Picture this: it’s late at night, you’ve pulled up to the nearest Taco Bell, and you’re sitting in the driver’s seat of your electric car while it charges. No, this isn’t 1993’s Demolition Man. Electric vehicle (EV) fast-chargers are coming to Live Más land (sorry) soon.
Six of these fast-chargers—built by EV charging specialist Tritium and using software by California-based startup ChargeNet—are set to be installed in the parking lot of one of Taco Bell’s San Francisco locations at the end of the month.
The stations will occupy six spots while the integrated solar panels will take up an additional ten. The installed charging stations will be capable of providing about 46 miles of range in 10 minutes. This isn’t bad, considering that the typical fast-charger can add up to 100 miles of range to most electric cars in approximately 35 minutes.
Roadside diners, gas-guzzlers, and the electrification of cars
We’ve been driving gas-guzzling cars for over a century. The widespread embrace of the automobile by Americans undeniably changed everyday life. It gave people more personal freedom, access to new jobs, local governments invested in highway design, and helped pave the way for the “rebellious” teenager. It also sparked the popularity of hamburgers, french fries, and milkshakes. As the automobile industry took off, roadside diners that served this quintessential part of American cuisine blossomed and became part of the popular culture. And naturally, many of these quick-serve restaurants also had gas stations—so travelers could fuel themselves and their cars.
But cars use fossil fuels, one of the key drivers of human-caused climate change. The average passenger vehicle emits 4.6 metric tons of carbon dioxide a year, assuming that it’s driven around 11,500 miles per year. Giving up cars isn’t a realistic option for the majority of people, but a move towards electrification would greatly reduce emissions.
EVs have been around for more than 100 years, but it wasn’t until recently that they’ve experienced a jump in popularity thanks to growing climate consciousness. Sales are at an all-time high and even the “Big Three” American car companies—Ford, Chrysler, and General Motors—are going all-in on gas-free cars. Last August, President Joe Biden announced an ambitious goal to make 50 percent of U.S. passenger cars electric by the end of the decade.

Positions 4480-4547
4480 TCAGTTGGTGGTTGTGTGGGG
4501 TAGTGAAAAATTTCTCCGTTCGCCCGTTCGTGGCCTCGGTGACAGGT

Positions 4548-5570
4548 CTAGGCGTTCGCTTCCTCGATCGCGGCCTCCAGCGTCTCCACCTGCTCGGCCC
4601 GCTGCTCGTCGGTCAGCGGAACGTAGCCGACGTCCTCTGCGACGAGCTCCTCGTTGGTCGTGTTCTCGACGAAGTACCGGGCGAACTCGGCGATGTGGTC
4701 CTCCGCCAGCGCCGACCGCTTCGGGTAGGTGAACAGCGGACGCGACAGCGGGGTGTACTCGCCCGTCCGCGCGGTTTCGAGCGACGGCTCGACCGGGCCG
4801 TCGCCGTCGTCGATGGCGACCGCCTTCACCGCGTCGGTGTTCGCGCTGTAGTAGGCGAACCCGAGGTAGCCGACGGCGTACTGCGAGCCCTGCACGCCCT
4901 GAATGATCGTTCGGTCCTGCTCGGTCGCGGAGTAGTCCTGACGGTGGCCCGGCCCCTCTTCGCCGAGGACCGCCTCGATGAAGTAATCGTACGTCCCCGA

What does this all have to do with charging stations at Taco Bell? In a way, it’s reinventing the roadside diner-gas station combination of yore. The fast-charging stations at that one San Francisco Taco Bell location are thanks to a recent $6.2 million funding round closed by ChargeNet earlier this month. But this is just the start. More than 70 Taco Bell locations plan to add charging stations to their parking lots this year.
Since we’ve entered year three of the pandemic, it makes sense why anyone in this day and age would want to eat in their car instead of getting a table. ChargeNet and Tritium aren’t the first to pursue the idea of converting restaurant parking lots into a place where you can charge your car.
EV fast-charging station company Electrify America plans to open charging stations at 17 Westfield mall locations across the country, starting in Santa Clara. It’s too early to say how this will affect America’s dying mall situation, but customers will be able to have meals ordered from the food court delivered right to their charging location.
Tesla CEO Elon Musk, meanwhile, wants to revive drive-in restaurants, complete with roadside Americana aesthetics. Tesla filed a trademark under restaurant services as Musk looks to bring to life his vision of opening an “old-school drive-in, roller skates & rock restaurant at one of the new Tesla Supercharger locations in Los Angeles.”